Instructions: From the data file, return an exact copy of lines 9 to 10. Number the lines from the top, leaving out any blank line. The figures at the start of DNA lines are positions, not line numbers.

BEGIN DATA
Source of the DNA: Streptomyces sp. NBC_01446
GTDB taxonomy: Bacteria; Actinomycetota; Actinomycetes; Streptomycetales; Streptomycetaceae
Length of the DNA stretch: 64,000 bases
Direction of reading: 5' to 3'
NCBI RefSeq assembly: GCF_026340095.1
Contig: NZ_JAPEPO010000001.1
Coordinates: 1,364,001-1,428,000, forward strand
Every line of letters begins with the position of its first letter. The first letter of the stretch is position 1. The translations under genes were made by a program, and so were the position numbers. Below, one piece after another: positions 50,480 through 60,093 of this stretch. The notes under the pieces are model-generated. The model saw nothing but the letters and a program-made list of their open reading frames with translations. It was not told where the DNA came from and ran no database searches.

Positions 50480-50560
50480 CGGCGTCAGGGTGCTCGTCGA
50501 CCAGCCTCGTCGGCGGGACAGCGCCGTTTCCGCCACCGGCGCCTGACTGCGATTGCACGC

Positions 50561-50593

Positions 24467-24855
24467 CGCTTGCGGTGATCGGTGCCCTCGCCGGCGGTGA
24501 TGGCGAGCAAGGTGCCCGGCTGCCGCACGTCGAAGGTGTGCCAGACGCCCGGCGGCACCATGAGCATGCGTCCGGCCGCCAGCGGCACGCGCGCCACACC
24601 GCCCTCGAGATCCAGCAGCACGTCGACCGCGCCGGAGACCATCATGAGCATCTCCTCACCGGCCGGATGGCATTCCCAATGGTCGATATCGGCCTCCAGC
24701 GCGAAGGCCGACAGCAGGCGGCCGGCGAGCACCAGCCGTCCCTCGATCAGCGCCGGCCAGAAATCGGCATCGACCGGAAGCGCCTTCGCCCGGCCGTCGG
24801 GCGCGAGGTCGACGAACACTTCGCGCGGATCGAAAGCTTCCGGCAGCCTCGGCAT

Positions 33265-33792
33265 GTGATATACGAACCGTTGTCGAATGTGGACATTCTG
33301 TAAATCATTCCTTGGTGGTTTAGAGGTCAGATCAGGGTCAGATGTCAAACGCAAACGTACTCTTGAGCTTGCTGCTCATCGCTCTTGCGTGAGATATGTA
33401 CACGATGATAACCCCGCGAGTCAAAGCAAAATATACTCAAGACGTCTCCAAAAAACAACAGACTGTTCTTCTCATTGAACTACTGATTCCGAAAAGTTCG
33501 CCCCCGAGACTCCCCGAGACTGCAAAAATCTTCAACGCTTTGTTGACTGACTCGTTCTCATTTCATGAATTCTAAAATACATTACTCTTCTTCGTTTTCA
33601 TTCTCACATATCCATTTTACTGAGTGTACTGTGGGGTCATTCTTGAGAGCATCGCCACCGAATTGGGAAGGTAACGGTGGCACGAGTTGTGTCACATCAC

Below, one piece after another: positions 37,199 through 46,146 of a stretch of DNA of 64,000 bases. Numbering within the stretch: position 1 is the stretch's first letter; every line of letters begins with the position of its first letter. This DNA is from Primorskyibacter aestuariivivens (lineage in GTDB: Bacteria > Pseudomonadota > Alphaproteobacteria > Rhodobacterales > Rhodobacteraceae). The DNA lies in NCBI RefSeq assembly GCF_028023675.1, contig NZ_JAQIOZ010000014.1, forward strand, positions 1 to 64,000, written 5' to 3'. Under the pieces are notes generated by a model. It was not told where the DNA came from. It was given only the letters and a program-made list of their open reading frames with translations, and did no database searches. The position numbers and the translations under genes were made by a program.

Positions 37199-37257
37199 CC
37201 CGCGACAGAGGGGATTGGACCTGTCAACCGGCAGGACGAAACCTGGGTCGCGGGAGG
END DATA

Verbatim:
Positions 50480-50560
50480 CGGCGTCAGGGTGCTCGTCGA